By: Susan M. Graham, Certified Elder Law Attorney, Senior Edge Legal, Boise, Idaho
My friend died last week. It became my job to write his obituary. We were friends for 40 years, but I did not know all the details I thought he would want included. People want to have an obituary for many reasons. They want to provide details of the time and location of any memorial service, to let their friends and family know they are gone, to provide some history for genealogy records, and to tell their life’s story.
How can you prepare to write your own obituary or help someone create his or her own? Some basic information needed for both the obituary and the death certificate includes:
Name, age, birthdate, date of death
Will photos be used? Many papers allow a maximum of 2 pictures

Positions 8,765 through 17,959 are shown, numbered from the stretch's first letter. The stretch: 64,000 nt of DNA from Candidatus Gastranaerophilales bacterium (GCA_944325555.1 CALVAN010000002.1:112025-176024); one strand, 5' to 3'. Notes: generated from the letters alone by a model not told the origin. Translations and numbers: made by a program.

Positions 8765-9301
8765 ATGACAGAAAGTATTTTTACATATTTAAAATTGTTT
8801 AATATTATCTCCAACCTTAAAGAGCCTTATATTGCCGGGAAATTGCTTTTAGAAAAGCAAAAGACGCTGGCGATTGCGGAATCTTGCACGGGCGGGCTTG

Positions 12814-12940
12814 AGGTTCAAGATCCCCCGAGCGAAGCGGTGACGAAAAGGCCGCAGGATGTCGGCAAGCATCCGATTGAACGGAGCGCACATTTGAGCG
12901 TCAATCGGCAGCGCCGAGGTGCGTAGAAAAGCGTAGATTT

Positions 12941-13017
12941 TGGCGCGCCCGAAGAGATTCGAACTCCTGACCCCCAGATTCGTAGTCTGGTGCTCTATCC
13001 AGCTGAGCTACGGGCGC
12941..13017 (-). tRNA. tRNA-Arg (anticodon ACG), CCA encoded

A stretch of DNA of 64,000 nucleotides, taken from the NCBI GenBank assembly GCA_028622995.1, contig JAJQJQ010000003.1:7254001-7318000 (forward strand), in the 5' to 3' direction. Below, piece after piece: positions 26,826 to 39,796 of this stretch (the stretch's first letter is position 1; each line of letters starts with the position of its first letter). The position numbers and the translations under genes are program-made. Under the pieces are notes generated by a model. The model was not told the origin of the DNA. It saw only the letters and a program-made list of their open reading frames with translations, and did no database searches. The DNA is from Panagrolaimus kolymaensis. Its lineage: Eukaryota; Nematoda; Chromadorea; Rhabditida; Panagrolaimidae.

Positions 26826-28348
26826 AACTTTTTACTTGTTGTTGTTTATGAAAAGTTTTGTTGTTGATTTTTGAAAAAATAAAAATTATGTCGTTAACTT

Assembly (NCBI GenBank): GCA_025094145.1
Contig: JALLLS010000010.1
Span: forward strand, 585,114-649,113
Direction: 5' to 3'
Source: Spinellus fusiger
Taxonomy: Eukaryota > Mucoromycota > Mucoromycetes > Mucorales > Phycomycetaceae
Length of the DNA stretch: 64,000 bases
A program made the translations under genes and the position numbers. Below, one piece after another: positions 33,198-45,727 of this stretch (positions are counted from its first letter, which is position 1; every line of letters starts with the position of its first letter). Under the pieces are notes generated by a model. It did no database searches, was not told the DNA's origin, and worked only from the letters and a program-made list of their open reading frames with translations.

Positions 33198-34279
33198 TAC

Resident of what city and state at the time of death
Date, time and location of any service
Viewing time and location
Parents’ names and birthplaces
Life history that may include education, military service, marriages [names of spouses, dates and places], areas where resided, employment and hobbies
Membership activities including religious, social, and fraternal, volunteer, civic and business organizations
Survivors – spouse, children, siblings, grandchildren and other friends.
Preceded in death by other family members.
Why not write your own obituary? That way you get to decide the public information you want to be shared at your death. If you wait, you may miss the opportunity and an incomplete record of your life will be published.
So start now.